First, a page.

Two hundred and eighty-eight people were sick with measles in the United States between Jan. 1 and May 23, 2014. This is the largest number of people ill with measles in the United States reported in the first five months of a year since 1994. In Wisconsin there have been two people with measles. Both were connected to traveling outside of the United States. There has been no one with measles in Lincoln County.
“The increase in people ill with measles is being driven by unvaccinated people, mostly U.S. residents, who got measles in other countries, brought the virus back to the United States and then spread it to others in communities where many people are not vaccinated,” said Mindy Schwarz, Public Health Nurse for Lincoln County Health Department. “Measles is not the only vaccine preventable disease we are seeing on the rise; currently there are 47 people sickened with mumps in Wisconsin.”
Of the 288 people with measles, 280 (97 percent) were connected with foreign travel from at least 18 countries. More than one in seven was hospitalized. Ninety percent of all people sick with measles in the United States were not vaccinated or their vaccination status was unknown.
Measles is a serious lung disease that is highly contagious. A person with measles can spread the disease even before they know they have it. A person can catch measles just by being in a room where a person with measles has been, even after that person is gone. Anyone who is not protected against the disease is at risk, especially if they travel internationally.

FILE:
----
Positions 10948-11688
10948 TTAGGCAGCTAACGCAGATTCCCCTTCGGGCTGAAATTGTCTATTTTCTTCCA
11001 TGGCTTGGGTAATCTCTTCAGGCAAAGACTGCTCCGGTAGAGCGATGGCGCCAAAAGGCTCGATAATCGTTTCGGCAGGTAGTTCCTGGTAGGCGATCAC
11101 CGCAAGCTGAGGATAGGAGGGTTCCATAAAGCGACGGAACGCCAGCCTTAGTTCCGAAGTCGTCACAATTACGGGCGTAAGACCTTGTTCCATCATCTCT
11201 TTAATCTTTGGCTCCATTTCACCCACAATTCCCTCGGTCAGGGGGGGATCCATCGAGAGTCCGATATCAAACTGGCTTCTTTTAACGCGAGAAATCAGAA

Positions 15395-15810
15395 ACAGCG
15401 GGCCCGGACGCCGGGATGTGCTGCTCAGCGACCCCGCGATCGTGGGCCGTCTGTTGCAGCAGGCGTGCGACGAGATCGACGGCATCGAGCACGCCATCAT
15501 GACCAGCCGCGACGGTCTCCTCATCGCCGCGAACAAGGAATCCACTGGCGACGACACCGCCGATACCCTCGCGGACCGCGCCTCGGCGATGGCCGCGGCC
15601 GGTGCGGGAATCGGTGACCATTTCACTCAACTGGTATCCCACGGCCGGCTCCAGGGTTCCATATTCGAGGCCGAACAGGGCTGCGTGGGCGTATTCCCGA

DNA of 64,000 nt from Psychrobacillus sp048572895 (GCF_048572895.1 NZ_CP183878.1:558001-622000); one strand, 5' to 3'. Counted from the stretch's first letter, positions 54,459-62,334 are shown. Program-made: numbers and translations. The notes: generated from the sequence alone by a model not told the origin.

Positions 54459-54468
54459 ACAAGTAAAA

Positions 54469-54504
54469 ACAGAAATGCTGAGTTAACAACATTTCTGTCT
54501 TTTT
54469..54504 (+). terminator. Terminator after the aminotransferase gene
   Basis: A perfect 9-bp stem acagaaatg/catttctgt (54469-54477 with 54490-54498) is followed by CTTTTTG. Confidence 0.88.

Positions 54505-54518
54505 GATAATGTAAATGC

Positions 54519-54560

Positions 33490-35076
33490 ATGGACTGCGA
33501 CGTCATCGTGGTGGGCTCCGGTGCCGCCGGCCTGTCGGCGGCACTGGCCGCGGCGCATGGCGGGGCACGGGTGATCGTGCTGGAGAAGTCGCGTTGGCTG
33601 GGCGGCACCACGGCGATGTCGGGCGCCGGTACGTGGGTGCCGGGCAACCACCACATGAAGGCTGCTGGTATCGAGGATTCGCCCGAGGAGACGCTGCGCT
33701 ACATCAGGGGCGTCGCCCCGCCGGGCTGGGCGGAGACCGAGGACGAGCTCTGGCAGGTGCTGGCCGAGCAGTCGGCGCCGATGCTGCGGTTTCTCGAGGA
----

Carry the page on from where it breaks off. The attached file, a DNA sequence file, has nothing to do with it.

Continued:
The large number of people with measles and mumps this year stresses the importance of vaccination. Timely vaccination is the best way to prevent measles. The Measles, Mumps and Rubella (MMR) shot is recommended for anyone born after Jan. 1, 1957; those born before 1957 are considered protected. Some individuals may need one dose, while others need two. Call your health care provider or the Lincoln County Health Department at 715-536-0307 to see if you need this vaccine.
To find more information about vaccine preventable diseases visit http://lincolncountyhealthdepartment.com/; you can also find the Lincoln County Health Department on Facebook